But there’s enough concern that, as Deahl and Milliot write, “The agents speaking out [on condition of anonymity] said they feared that if vague language about format begins to crop up on a regular basis, they will need to start advocating for a format they were universally guaranteed in the past.”
If anything, Deahl and Milliot point out:
Agents and other insiders who spoke to PW said they were not necessarily surprised by the move, given the current marketplace. There is growing pressure on publishers to release books quickly, and to do so in the formats that will bring in the most revenue.
It’s worth understanding that agents looking at this situation have a directly vested interest in its implications. Deahl and Milliot write:
Agents fear the change would mean less money for them, and their clients. Contracts that are vague on format give publishers the wiggle room to opt out of costlier-to-produce print books, which generally have higher price points than e-books and, in turn, bring authors higher royalties. One agent said a move like this would be terrible for retail booksellers and added that it would “further erode the revenue streams for authors.” Another said the big concern is that “e-books will become the dumping ground for books that publishers are losing excitement for.” This agent added: “To us, this is a very slippery slope, considering the fickle nature of the business.”
Agent Richard Curtis is quoted in the story noting that major publishing houses could be risking “the most prominent aspect of their identity and their reason for being.” And as Deahl and Milliot write:
Because so many book deals are made well in advance of the titles’ release dates, publishers have always had to gauge the future relevancy of topics and authors. Now publishers also have to attempt to anticipate the future bricks-and-mortar landscape when signing contracts. As some insiders explained, it’s a very different situation when the question goes from, “How many copies will Barnes & Noble take?” to “Will Barnes & Noble be around?”
Everytime I hear the phrase “number crunching” in relation to a book offer, something inside of me dies. FYI I’m on my last legs.
— Jonny Geller (@JonnyGeller) November 4, 2013
Giving up on a story is kind of like giving up on a relationship. It hurts, it can make you feel like a failure, and it can leave the near future seeming like a pretty blank place. It seems like it’s an entirely negative experience. The only good thing about it is the sudden lack of all the bad things the experience was putting you through.
As regular readers know, the Ether rarely highlights craft-of-writing articles, mainly because they’re so plentiful in the blogosphere and because—no one’s fault—there’s so much replication. The occasional unusual instructional piece is almost one of those things you can’t imagine until one goes bombing by on your Twitter stream and you realize you’ve seen something out of the ordinary.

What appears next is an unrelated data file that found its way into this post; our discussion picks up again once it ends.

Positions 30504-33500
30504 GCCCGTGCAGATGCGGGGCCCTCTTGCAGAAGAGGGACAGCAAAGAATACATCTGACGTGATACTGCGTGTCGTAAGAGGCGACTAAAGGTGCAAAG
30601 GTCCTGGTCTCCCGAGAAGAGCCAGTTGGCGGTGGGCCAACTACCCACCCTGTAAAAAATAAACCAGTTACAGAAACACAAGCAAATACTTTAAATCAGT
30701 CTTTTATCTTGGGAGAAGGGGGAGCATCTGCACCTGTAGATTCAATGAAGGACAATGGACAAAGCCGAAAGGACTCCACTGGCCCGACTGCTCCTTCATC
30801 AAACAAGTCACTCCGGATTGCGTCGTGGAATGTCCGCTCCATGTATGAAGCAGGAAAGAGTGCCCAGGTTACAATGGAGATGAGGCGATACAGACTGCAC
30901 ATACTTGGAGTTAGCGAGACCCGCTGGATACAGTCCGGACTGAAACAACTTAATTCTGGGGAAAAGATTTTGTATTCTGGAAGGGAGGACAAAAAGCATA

Editor and author K.M. Weiland’s piece, Three Signs You Should Give Up on Your Story, is just that. The author, most recently of Structuring Your Novel, can be trusted to know a thing or two about what she’s looking at when a book is going pear-shaped.
And, of course, the general tone of writerly instruction online is foamingly upbeat, inspirational, motivational, get-back-into-that-chair-and-do-it-baby…you know the drill. I call a lot of it the “Lena Horne Idiom” because it reads very close to the late singer’s hit lyric, “You have to belieeeeeeeeve in yourself.”
I’m glad to see Weiland doing the largely unthinkable and discussing a case of her own in which an attempted novel simply wasn’t coming together despite the fact that the completion of the first draft went all the way back to October 2011.
After the last rewrite, I realized something: although there is so much that is right about this story, its plot problems are so deeply entrenched that, in order to fix them, I would have to completely change the story. Rewrites I can always handle. But when a story gets so far away from you that it no longer resembles your true vision for it, you have to stop and reevaluate what you’re doing.
So, in this situation (in which no one wants to find him- or herself), Weiland took the time to seriously assess what to do.
With a lot of thought and prayer and deep regret (but also a surprising amount of relief), I’ve made the decision not to proceed with the book. It won’t be published (although I may end up offering a free version on my website for those über-devoted readers who still want to read it).
Weiland classifies the warning signs into three telltale signals: (1) You’re losing focus (2) You lack passion for the project (3) Your gut says stop It’s a useful, forthright piece that may help writers whose best efforts may be going into the wrong initiative. As Weiland writes:
And here’s the best thing about these often sad experiences. They really aren’t failures. They’re just stepping stones.
It’s true that if you do word association and somebody says “lo the full final sacrifice” you’d just scream “pelican,” right? — Nico Muhly (@nicomuhly) November 4, 2013
If you have a publishing conference in the offing, let me know about it via my contact page, and I’ll be happy to consider including it in my site’s listing and in columns as I have the chance. Here’s a look at conferences coming in the near term. Please note that a listing here is not my endorsement of a conference or other event, but an informational inclusion. As a service, I also list any discount codes that might be of use to readers.
November 13-14, Online: Get Read – Marketing Strategies for Writers: Dan Blank’s We Grow Media presents this two-day Internet conference for authors, “focused on helping you ensure your books get read.” Speakers are to include Rachelle Gardner, Kristen McLean, Eve Bridburg, Roz Morris, James Scott Bell, Bethanne Patrick, Kate Rados, Rebecca Schinsky, Jeffrey Yamaguchi, Joanna Penn, Ashleigh Gardner, Jason Ashlock, Claire Cook, Elizabeth S. Craig, Jane Friedman, Guy LeCharles Gonzalez, Ami Greko, Rachel Fershleiser, Richard Nash, MJ Rose, Therese Walsh, Chuck Wendig, and more. (Hashtag: #GetRead) Use code “porter” to save on registration.